JERUSALEM — After 27 years of sitting out decisions on who should lead Israel, Arab lawmakers on Sunday recommended that Benny Gantz, the centrist former army chief, be given the first chance to form a government over Prime Minister Benjamin Netanyahu, a watershed assertion of political power.
Ayman Odeh, the leader of the Arab Joint List, wrote in a New York Times Op-Ed published on Sunday that the alliance’s 13 incoming lawmakers — the third-largest faction in the newly elected Parliament — had decided to recommend Mr. Gantz because it would “create the majority needed to prevent another term for Mr. Netanyahu.”
“It should be the end of his political career,” Mr. Odeh wrote.
The Arab lawmakers’ recommendation, which Mr. Odeh and other members of the Joint List delivered to President Reuven Rivlin in a face-to-face meeting Sunday evening, reflected Arab citizens’ impatience to integrate more fully into Israeli society and to have their concerns be given greater weight by Israeli lawmakers.
“There is no doubt a historic aspect to what we are doing now,” Mr. Odeh said in the meeting with the president, which was broadcast live.
It was also a striking act of comeuppance for Mr. Netanyahu, who for years had rallied his right-wing supporters by inflaming anti-Arab sentiments. Before the Sept. 17 election, he accused Arab politicians of trying to steal the election and at one point accused them of wanting to “destroy us all.”
Israeli Arabs “have chosen to reject Benjamin Netanyahu, his politics of fear and hate, and the inequality and division he advanced for the past decade,” Mr. Odeh wrote in the Op-Ed for The Times.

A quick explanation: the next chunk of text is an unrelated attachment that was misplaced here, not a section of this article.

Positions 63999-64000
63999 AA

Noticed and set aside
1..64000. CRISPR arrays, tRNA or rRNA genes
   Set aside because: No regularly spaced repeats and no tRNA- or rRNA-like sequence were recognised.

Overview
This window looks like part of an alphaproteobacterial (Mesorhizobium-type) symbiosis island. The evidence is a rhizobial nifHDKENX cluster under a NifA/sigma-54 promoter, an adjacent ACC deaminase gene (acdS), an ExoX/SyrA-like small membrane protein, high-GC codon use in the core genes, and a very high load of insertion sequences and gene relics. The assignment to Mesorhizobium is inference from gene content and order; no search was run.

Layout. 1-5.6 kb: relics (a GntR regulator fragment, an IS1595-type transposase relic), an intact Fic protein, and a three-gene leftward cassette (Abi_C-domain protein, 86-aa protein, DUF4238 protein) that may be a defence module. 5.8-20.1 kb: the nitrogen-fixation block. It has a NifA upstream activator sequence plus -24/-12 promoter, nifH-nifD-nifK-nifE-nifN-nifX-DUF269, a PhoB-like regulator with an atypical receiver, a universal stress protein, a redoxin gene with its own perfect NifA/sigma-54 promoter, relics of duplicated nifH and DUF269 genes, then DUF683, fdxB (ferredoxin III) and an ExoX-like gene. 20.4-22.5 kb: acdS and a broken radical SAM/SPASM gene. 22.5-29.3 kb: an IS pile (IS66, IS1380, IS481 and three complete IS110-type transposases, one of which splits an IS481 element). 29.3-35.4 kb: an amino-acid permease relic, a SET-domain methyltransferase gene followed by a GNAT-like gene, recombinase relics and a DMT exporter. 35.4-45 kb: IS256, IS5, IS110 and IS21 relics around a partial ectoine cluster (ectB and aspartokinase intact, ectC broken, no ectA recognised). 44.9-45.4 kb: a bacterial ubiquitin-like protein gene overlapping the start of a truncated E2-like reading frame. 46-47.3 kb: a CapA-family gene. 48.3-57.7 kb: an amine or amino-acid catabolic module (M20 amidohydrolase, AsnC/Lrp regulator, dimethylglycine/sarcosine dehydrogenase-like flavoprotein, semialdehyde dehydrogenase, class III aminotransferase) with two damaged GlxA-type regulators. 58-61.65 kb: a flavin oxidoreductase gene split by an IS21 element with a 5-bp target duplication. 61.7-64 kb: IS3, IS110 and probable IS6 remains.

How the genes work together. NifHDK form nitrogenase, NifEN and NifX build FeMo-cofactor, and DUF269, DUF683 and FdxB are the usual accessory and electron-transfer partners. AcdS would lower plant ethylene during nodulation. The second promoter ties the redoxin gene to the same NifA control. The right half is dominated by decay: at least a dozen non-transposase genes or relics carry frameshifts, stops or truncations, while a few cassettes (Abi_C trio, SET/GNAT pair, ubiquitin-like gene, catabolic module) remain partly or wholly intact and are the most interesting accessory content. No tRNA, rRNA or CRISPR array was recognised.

Still, Mr. Odeh wrote that the Joint List would not enter a government led by Mr. Gantz because he had not agreed to embrace its entire “equality agenda” — fighting violent crime in Arab cities, changing housing and planning laws to treat Arab and Jewish neighborhoods the same, improving Arabs’ access to hospitals, increasing pensions, preventing violence against women, incorporating Arab villages that lack water and electricity, resuming peace talks with the Palestinians and repealing the law passed last year that declared Israel the nation-state only of the Jewish people.
The last time Arab lawmakers recommended a prime minister was in 1992, when two Arab parties with a total of five seats in Parliament recommended Yitzhak Rabin, though they did not join his government.
“We have decided to demonstrate that Arab Palestinian citizens can no longer be rejected or ignored,” Mr. Odeh wrote.
In the 1992 election, Mr. Rabin initially held a narrow majority in the 120-seat Knesset even without the Arab parties’ support, though he came to rely on it a year later after Shas, an ultra-Orthodox party, quit the government when Mr. Rabin signed the Oslo peace accords.
Mr. Odeh wrote that the decision to support Mr. Gantz was meant as “a clear message that the only future for this country is a shared future, and there is no shared future without the full and equal participation of Palestinian citizens.”
Mr. Gantz narrowly edged the prime minister in the national election last Tuesday. Afterward, both candidates called for unity, but differed on how to achieve it.
The former army chief appears to lack a 61-seat majority even with the Joint List’s support. He emerged from the election with 57 seats, including those of allies on the left and the Joint List, compared with 55 seats for Mr. Netanyahu and his right-wing allies.
Avigdor Liberman, leader of the secular, right-wing Yisrael Beiteinu party, which won eight seats, is in the position to be a kingmaker, but said on Sunday that he would not recommend any candidate. He said that Mr. Odeh and the Joint List were not merely political opponents, but “the enemies” and belonged in the “Parliament in Ramallah,” not in the Knesset.
Mr. Rivlin began hearing the recommendations of each major party Sunday evening and was to finish on Monday, before entrusting the task of forming a government to whichever candidate he believes has the best chance of being successful.
In remarks at the start of that process, Mr. Rivlin said the Israeli public wanted a unity government including both Mr. Gantz’s Blue and White party and Mr. Netanyahu’s Likud.